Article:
Want to know what's big in baby names? Look to great-grandparents, says author
Parents see their names, and their parents' names, as 'too ordinary,' says Laura Wattenberg
An author who has written extensively on baby names says there is a generational pattern to choosing a name for a child — and that new parents may think their own names, and their parents' names, are "too ordinary" for their newborns.
"A lot of style is a reaction to what came before. So whatever we grew up surrounded by sounds ordinary to us," said Laura Wattenberg. She's the author of The Baby Name Wizard, a book about the names of American babies and the thought processes that may come into play in choosing a name.
This week, the Saskatchewan Health Authority's IT corporation, eHealth Saskatchewan, revealed that Liam and Olivia were the most popular names for babies born in the province last year (the choices for 84 boys and 69 girls, respectively).
The province's list excluded names which had five or less children for privacy reasons. As a result, missing from the list were names like Scott or Michelle — some of the most popular names for babies in 1970, for example.
Meanwhile, 41 babies were named Grayson, 17 were named Greyson and another seven were Graysen.
"There's definitely a sound to today's names as we move away from the classic names that used to dominate century after century," said Wattenberg.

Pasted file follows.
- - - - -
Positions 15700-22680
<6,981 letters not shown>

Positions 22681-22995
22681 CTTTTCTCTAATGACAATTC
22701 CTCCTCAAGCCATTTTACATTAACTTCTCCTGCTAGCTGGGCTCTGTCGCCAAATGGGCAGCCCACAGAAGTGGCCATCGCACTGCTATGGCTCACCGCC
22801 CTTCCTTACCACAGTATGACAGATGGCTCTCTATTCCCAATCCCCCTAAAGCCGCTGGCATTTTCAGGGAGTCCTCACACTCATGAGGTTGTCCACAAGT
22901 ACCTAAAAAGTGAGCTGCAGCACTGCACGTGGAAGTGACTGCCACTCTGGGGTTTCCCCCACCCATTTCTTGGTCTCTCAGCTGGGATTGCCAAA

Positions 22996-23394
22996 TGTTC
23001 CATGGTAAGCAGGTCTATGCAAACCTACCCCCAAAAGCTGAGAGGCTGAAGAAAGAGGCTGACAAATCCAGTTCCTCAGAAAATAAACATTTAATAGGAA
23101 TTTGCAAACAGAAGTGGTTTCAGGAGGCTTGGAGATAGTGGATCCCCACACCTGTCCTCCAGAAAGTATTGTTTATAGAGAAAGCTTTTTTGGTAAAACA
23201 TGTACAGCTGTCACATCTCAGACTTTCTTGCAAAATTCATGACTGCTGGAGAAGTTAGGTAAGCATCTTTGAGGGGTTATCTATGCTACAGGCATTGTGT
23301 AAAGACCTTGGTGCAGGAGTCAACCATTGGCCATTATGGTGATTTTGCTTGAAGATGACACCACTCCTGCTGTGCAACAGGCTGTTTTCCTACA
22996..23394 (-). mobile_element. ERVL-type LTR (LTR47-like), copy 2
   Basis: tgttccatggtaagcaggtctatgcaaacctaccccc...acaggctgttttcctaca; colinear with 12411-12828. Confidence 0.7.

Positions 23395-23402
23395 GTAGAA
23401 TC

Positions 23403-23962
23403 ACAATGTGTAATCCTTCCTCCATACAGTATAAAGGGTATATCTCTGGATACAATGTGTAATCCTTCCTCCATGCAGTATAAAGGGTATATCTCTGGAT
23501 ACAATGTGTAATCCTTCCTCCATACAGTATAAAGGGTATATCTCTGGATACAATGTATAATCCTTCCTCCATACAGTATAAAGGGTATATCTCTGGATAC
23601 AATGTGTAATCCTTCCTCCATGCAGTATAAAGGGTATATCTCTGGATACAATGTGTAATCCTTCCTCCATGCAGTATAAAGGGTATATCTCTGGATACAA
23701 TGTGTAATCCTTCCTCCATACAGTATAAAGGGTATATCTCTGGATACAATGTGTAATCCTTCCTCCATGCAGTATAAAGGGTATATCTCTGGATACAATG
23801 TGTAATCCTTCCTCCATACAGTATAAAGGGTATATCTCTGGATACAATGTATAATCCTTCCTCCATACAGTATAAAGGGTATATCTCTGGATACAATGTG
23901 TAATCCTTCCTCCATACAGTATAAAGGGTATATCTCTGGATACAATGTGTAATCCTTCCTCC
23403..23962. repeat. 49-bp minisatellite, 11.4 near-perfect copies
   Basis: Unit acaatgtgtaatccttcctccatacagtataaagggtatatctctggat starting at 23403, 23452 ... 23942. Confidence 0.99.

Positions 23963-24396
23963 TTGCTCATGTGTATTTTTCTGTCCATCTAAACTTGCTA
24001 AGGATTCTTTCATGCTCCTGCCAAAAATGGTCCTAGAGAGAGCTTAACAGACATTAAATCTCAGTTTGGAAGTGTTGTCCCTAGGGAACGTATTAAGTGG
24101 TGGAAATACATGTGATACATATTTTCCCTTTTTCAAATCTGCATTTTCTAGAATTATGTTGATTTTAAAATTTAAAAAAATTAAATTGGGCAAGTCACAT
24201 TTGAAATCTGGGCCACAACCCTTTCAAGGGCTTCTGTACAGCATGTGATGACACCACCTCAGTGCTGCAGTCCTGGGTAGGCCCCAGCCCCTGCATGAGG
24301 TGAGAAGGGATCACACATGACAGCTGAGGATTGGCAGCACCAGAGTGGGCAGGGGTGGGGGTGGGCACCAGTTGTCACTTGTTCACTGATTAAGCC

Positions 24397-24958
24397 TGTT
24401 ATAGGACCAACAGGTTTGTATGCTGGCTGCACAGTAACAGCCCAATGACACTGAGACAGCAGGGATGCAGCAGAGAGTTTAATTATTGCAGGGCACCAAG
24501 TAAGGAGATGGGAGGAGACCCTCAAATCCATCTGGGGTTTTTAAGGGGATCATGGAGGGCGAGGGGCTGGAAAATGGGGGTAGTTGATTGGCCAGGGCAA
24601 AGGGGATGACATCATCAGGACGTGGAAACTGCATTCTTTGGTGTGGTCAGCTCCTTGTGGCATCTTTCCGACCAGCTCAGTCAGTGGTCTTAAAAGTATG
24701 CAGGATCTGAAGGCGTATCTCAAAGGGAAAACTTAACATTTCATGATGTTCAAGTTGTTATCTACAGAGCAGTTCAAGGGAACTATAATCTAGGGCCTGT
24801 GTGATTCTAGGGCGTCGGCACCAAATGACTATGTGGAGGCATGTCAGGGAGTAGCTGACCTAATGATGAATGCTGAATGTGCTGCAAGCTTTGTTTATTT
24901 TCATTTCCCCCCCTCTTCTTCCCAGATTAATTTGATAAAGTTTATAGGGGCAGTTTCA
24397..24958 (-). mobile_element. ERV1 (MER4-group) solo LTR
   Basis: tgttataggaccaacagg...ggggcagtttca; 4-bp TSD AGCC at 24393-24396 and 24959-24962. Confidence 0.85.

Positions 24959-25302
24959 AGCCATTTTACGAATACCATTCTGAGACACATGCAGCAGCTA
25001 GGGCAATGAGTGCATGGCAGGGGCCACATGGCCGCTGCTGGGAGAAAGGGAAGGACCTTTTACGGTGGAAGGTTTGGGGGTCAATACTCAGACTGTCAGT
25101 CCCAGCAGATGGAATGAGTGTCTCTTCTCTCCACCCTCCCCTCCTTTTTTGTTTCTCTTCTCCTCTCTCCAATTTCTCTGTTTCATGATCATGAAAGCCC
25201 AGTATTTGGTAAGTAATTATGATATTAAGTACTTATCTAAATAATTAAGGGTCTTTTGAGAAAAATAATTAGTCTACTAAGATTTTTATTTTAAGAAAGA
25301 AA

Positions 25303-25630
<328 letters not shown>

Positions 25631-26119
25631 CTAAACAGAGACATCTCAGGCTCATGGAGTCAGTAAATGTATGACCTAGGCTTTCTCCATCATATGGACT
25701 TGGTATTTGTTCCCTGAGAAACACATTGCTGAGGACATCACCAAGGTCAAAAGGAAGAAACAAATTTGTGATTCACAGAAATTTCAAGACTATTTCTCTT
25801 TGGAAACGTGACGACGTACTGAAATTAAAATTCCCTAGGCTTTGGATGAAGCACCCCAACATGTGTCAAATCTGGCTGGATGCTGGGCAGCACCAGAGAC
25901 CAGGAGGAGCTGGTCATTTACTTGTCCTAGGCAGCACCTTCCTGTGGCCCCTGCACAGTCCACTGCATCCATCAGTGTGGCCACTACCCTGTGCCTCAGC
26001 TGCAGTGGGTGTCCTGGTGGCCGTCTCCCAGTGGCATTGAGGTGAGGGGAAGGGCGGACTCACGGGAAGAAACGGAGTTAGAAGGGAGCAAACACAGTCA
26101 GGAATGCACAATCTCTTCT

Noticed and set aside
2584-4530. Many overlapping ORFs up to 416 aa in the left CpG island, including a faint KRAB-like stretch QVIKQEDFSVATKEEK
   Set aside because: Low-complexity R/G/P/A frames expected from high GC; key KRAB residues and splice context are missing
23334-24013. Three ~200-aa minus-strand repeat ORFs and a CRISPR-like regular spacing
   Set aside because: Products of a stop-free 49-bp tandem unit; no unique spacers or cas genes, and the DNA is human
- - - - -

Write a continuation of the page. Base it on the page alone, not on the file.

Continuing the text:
"And today, for boys in particular, two-syllable names ending in 'n' absolutely dominate the landscape."
In addition to all those Grayson variants, several of the other entries on the list also followed the pattern noted by Wattenberg. There were 54 Lincolns, 50 Logans and 46 Hudsons, for example.
"So even though we're being more creative and trying to be original, we're actually sounding more like each other than ever before."
But when people are looking for a more "traditional" name, people may go back as far as their great-grandparents.
"There's a generational pattern to naming, that as parents, we say the names of our own generations are too ordinary, our parents' [names] sound boring, our grandparents' sound old," said Wattenberg.
"So even if we want a traditional name, we'll go back to at least our great-grandparents' time to look for one. That means that the really low point in name style today is whatever today's new grandparents are named."
As for the current generation of parents, "what sounds good to us is a lot of smooth sounds and particularly vowel sounds," she said.
"If you look at the top names, whether they're traditional or more modern, they're all dominated by vowels. You don't have the Gertrudes or Mildreds, that are full of those rougher sounds altogether."